Economics at your fingertips  

International free riding on institutions

Robert Gmeiner

Economic Affairs, 2021, vol. 41, issue 1, 123-140

Abstract: Economic institutions are linked to economic growth because they create conditions favourable for production and exchange. Institutions can give a country comparative advantage in producing some goods. If its trading partners lack such institutions, it can still enjoy their benefits by importing these goods. Some institutions, such as intellectual property rights, have non‐excludable benefits because the resulting production is intangible, non‐rival, and often publicly disclosed. The profits, or surplus, that result, however, is rival. Foreign countries can ‘free ride’ on this benefit by misappropriating rival surplus through infringement. This article develops a theory of institutional free riding in which firms in one country free ride on the benefit of foreign institutions to the detriment of their competitor firms and their countries' institutions. It evaluates the incentives of firms and governments for this free riding, its effects, and potential responses to mitigate these effects.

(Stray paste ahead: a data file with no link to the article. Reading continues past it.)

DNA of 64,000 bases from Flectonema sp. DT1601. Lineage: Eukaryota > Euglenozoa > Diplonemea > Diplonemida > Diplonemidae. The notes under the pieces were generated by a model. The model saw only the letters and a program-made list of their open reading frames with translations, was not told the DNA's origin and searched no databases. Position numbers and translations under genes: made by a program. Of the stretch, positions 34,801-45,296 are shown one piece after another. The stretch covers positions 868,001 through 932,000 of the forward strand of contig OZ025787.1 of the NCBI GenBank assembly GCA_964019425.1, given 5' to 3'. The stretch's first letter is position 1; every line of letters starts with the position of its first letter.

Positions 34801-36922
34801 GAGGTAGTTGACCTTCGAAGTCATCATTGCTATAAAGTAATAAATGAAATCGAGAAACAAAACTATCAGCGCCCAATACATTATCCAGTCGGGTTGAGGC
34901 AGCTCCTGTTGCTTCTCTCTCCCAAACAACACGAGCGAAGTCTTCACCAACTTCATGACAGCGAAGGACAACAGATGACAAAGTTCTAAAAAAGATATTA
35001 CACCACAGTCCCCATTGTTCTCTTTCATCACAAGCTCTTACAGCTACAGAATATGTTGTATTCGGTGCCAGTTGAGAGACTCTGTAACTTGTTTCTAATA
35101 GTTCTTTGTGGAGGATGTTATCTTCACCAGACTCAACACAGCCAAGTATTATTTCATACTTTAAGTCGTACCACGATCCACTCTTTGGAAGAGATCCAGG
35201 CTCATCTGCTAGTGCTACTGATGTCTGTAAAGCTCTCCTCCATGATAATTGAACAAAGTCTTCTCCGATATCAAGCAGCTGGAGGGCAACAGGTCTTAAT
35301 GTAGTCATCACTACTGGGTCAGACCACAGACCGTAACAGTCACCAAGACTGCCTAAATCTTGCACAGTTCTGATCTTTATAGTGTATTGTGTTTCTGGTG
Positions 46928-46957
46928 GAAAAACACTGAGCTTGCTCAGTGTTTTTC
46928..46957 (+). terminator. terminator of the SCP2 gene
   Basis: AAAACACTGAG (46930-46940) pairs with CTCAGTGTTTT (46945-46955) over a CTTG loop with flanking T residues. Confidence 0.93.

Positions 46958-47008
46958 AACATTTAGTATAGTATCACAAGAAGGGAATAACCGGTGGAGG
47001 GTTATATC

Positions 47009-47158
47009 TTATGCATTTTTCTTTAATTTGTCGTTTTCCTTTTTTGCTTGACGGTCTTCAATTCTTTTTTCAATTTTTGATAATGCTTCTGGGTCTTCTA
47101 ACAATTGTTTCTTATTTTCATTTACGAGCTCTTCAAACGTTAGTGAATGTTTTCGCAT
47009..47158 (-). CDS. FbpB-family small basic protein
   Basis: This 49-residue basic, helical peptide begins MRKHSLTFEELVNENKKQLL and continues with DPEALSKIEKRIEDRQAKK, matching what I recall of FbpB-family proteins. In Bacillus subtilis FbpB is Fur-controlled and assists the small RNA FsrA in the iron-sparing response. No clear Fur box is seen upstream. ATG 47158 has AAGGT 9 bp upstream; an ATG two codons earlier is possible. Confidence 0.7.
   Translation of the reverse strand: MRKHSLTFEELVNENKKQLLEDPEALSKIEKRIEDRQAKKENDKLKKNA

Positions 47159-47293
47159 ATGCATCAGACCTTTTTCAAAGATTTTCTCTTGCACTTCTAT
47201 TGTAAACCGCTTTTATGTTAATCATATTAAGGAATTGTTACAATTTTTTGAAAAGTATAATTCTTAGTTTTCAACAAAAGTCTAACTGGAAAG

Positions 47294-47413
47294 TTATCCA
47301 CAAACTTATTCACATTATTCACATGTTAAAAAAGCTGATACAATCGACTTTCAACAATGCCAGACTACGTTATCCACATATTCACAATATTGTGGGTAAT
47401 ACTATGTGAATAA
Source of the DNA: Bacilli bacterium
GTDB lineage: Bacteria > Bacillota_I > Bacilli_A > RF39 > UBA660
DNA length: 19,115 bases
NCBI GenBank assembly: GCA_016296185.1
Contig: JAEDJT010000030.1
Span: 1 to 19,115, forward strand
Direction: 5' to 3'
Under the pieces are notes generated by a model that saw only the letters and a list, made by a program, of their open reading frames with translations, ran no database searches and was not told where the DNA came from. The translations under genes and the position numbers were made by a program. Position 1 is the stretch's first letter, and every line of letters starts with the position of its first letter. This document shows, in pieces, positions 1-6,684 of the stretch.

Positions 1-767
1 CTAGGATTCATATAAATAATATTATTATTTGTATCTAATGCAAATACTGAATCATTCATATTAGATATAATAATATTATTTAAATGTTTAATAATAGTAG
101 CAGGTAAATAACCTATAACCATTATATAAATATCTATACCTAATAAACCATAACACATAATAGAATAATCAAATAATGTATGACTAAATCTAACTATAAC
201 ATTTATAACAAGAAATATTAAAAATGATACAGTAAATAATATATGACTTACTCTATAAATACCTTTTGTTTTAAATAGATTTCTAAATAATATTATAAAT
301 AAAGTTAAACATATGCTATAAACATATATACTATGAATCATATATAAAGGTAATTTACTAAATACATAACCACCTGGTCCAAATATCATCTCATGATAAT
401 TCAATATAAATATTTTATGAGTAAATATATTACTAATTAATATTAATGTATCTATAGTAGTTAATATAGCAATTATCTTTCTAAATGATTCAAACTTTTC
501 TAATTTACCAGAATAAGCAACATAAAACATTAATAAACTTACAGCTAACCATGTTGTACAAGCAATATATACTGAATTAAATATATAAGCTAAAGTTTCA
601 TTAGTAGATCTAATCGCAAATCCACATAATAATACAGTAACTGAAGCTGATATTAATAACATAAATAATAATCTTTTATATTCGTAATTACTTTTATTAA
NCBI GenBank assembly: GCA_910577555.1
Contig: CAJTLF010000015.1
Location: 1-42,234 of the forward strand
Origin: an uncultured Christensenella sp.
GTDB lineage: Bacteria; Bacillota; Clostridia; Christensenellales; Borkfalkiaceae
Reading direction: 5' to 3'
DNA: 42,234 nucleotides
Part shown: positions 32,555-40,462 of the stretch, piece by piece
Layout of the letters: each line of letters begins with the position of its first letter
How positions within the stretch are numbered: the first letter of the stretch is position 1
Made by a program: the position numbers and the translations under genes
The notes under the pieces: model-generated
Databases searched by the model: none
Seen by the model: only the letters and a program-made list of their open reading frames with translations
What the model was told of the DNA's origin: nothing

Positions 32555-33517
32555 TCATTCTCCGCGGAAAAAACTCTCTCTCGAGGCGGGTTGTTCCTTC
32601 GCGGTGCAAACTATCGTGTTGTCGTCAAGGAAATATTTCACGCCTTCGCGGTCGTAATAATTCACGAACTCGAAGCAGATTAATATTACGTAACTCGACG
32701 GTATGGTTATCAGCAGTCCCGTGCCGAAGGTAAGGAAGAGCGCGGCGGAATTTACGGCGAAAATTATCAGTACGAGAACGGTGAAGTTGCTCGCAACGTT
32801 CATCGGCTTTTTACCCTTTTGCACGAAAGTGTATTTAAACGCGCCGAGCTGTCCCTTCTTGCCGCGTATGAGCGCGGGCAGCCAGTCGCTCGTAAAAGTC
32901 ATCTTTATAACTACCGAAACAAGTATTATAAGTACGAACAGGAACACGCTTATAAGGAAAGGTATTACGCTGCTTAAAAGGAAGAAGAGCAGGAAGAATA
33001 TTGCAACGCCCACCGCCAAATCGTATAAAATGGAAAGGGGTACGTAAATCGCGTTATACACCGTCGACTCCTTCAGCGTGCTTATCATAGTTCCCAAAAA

Date: 2021
References: View references in EconPapers View complete reference list from CitEc
Citations: Track citations by RSS feed

Downloads: (external link)

Related works:
This item may be available elsewhere in EconPapers: Search for items with the same title.

Export reference: BibTeX RIS (EndNote, ProCite, RefMan) HTML/Text

Persistent link:

Ordering information: This journal article can be ordered from
http://www.blackwell ... bs.asp?ref=0265-0665

Access Statistics for this article

Economic Affairs is currently edited by Philip Booth

More articles in Economic Affairs from Wiley Blackwell
Bibliographic data for series maintained by Wiley Content Delivery ().

Page updated 2022-02-19
Handle: RePEc:bla:ecaffa:v:41:y:2021:i:1:p:123-140